Microhyla mukhlesuri undergoes indirect development with free-swimming tadpoles. In captivity, a single clutch of 79 eggs was observed. This is smaller than those reported for closely related species, M. fissipes and M. okinavensis, which have reported clutch sizes of 209 - 254 and 220 - 910 eggs, respectively. It is presumed that clutch size in M. mukhlesuri is actually more similar to these closely related species and this clutch was smaller because of a smaller, young female, however, more observations are needed (Behr and Rödder 2018).

The developmental period of larvae was between 37 and 98 days, which is similar to M. fissipes and other species of this genus (Behr and Rödder 2018).

Microhyla mukhlesuri has a call duration of 0.23 - 0.31 seconds and 10 - 18 pulses per call. This is similar to M. fissipes, which has a call duration of 0.21 - 0.25 and 15 - 16 pulses per call (Payorkov et al. 2019).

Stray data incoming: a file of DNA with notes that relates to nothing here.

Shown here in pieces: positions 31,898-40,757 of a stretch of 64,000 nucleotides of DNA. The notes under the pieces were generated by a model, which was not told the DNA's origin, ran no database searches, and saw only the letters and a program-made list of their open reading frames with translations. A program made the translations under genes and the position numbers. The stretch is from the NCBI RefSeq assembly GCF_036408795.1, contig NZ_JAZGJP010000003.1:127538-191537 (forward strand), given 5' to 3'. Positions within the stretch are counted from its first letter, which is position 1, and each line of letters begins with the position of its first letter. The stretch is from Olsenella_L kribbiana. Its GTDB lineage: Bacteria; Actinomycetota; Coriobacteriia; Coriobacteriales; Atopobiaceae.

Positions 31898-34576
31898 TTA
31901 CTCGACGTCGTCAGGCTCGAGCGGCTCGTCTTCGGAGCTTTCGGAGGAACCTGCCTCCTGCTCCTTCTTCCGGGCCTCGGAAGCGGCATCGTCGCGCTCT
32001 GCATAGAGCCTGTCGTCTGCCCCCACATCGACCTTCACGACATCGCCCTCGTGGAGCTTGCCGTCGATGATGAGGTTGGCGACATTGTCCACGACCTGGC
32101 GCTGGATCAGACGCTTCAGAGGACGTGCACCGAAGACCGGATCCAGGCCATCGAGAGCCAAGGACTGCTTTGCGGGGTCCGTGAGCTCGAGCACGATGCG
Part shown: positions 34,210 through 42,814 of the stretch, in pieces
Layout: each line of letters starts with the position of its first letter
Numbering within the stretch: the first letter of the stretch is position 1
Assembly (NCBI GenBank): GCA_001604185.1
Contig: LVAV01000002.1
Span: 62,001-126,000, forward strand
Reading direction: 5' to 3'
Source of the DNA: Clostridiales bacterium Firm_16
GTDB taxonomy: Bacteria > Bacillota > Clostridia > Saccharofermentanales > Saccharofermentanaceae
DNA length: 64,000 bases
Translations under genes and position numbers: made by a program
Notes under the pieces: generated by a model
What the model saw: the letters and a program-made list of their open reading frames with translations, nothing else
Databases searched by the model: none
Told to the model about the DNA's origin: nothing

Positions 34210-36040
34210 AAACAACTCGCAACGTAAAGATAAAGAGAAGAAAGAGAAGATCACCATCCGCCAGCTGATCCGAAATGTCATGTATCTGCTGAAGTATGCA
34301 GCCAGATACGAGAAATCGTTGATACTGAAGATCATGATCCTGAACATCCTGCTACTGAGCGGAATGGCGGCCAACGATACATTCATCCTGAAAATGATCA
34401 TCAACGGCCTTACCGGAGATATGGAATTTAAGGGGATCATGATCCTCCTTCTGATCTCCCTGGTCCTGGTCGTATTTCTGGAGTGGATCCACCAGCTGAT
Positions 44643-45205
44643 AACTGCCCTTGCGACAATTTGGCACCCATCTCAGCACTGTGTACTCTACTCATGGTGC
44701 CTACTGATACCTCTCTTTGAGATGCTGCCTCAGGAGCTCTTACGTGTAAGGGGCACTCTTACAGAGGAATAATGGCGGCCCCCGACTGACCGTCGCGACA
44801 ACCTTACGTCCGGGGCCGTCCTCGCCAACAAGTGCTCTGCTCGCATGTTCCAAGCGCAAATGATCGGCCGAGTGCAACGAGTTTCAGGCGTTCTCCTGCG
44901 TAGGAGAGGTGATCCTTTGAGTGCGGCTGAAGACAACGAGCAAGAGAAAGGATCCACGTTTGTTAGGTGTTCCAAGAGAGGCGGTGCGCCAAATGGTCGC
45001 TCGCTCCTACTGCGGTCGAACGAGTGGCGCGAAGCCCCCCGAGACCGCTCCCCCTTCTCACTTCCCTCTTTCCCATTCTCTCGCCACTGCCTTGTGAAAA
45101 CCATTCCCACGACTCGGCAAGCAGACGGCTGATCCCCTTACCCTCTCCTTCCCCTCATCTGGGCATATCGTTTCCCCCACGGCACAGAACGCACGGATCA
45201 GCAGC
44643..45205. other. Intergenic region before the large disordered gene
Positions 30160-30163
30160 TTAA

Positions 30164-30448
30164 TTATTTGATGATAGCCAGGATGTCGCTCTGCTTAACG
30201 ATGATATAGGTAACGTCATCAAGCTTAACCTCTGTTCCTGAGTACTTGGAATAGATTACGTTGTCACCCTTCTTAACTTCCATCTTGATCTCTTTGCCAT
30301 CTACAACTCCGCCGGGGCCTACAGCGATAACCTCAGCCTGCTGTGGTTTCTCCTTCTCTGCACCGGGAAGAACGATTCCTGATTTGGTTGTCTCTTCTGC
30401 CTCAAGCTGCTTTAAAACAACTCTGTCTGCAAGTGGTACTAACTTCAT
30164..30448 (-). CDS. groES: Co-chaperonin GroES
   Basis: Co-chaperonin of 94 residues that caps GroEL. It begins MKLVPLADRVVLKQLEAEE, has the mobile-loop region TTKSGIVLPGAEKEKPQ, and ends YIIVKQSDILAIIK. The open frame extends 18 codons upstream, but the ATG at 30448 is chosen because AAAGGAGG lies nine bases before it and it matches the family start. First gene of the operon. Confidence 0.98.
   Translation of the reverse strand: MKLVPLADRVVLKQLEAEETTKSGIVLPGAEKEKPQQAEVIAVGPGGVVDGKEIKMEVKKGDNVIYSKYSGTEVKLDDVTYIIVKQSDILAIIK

Trends and Threats
Microhyla mukhlesuri was split from M. fissipes and thus many of the same conservation concerns are applicable to M. mukhlesuri. However, M. mukhlesuri has yet to be individually assessed by the IUCN Red List. Microhyla fissipes is listed as a species of “Least Concern” by the IUCN based on its wide distribution and presumed large population. However, the population trend for M. fissipes has been declining fast enough to qualify for being listed in a more threatened category. While there are no major threats to M. fissipes, it may be threatened locally by agrochemical pollution of both the land and the water, as well as the loss of habitat due to agricultural use (Lau et al. 2008).

Relation to Humans
While there is no published information about the human use of M. mukhlesuri, German researchers were able to purchase 20 adult individuals from a Vietnamese commercial importer, which implies that there is a commercialization of some sort present for this species (Behr and Rödder 2018).